More than ever, the modern IT department needs to demonstrate its value to all stakeholders – proving IT’s place as an enabler, rather than a cost centre. A well-developed IT governance framework is one of the best tools to highlight this value. 

IT governance is about responsibilities and consequences. 

To non-IT’ people, its value is often only highlighted when something goes wrong – when an IT governance failure has real and negative impacts on the organisation and those stakeholders. And it does go wrong: you’ve no doubt seen the reports from auditors, underwriters and others summarising the sheer volume of threats and attacks occurring. 

IT governance is the responsibility of executives and the board of directors. It consists of leadership and organisational structures. It also requires processes that ensure that the enterprise’s IT sustains and extends the organisation’s strategies and objectives. 

The key word is “responsibility”, which lies with the executive and board/Council, rather than the IT department. Organisations, from the board down, must make IT Governance a top order concern. To quote WA’s Auditor General: 

When government outsources any ICT function, or buys cloud hosted applications, it remains responsible for identifying risks and ensuring appropriate functionality, security and availability controls are in place. Proper due diligence processes must be undertaken, when designing the contract and throughout the term of the contract, to ensure government gets the service it needs and the community expects. 

These concepts of organisational need and community expectation are central to the Office of the Auditor General’s annual Information Systems Audit Report. The report assesses whether controls in government entities “effectively support the confidentiality, integrity, and availability of information systems”.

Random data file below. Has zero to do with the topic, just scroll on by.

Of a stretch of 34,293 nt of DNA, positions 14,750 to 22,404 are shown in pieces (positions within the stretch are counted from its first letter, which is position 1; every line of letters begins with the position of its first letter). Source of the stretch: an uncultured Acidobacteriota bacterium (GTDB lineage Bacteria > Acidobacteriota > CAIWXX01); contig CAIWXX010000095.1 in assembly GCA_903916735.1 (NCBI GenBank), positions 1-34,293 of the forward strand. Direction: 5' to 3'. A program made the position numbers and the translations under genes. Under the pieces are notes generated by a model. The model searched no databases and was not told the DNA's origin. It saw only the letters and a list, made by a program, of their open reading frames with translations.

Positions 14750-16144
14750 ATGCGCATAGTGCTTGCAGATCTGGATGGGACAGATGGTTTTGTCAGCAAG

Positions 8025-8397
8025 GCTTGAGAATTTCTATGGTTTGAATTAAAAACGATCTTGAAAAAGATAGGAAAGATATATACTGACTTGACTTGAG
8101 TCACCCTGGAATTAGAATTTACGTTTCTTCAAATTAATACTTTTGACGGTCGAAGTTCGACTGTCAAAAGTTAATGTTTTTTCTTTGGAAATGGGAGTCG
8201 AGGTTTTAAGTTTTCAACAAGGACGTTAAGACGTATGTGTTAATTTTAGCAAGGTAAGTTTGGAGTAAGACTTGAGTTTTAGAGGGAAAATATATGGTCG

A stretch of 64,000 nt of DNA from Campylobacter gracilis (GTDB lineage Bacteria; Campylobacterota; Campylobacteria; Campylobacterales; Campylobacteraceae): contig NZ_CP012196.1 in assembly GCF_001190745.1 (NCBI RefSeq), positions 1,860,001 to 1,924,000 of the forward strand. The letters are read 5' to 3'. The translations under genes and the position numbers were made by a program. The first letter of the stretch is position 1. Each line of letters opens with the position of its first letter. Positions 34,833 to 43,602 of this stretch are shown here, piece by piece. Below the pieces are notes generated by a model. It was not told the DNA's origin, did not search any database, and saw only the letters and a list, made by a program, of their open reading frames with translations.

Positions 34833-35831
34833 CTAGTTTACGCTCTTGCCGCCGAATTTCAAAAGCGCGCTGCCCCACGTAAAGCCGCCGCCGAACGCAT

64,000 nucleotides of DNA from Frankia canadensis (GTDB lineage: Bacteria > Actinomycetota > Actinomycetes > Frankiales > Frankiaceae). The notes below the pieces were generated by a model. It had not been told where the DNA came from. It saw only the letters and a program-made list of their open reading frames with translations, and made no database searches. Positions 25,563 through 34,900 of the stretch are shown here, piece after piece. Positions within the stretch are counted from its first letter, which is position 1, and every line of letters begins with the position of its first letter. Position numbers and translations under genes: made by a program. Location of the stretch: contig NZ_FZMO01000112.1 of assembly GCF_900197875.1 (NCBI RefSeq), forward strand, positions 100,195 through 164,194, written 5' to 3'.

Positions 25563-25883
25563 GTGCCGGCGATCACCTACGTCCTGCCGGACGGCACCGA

Without effective IT governance, your organisation will not be able to support that confidentiality, integrity and availability. 

In devising and implementing a quality IT Governance framework, it is vital to demonstrate the value of IT governance. 

Being able to demonstrate that value to key stakeholders – the executive, the board or the Council – is obviously preferable to suffering through the pain and consequences of a failure: a breach of ratepayer data, a critical system shutdown impacting service delivery and so on. 

You need to highlight Fear, Uncertainty and Doubt. 

The leaders of the organisation need to understand that the consequences of poor IT governance are real, far reaching and can impact every aspect of what you do. What’s more, those consequences sheet home to the leadership level: these are obligations that they retain regardless of how IT governance is managed or what suppliers are used. 

We will talk next week about how to demonstrate the value of IT governance and some great tools that you can use in the process. 

Until then, stay safe. 

Managed IT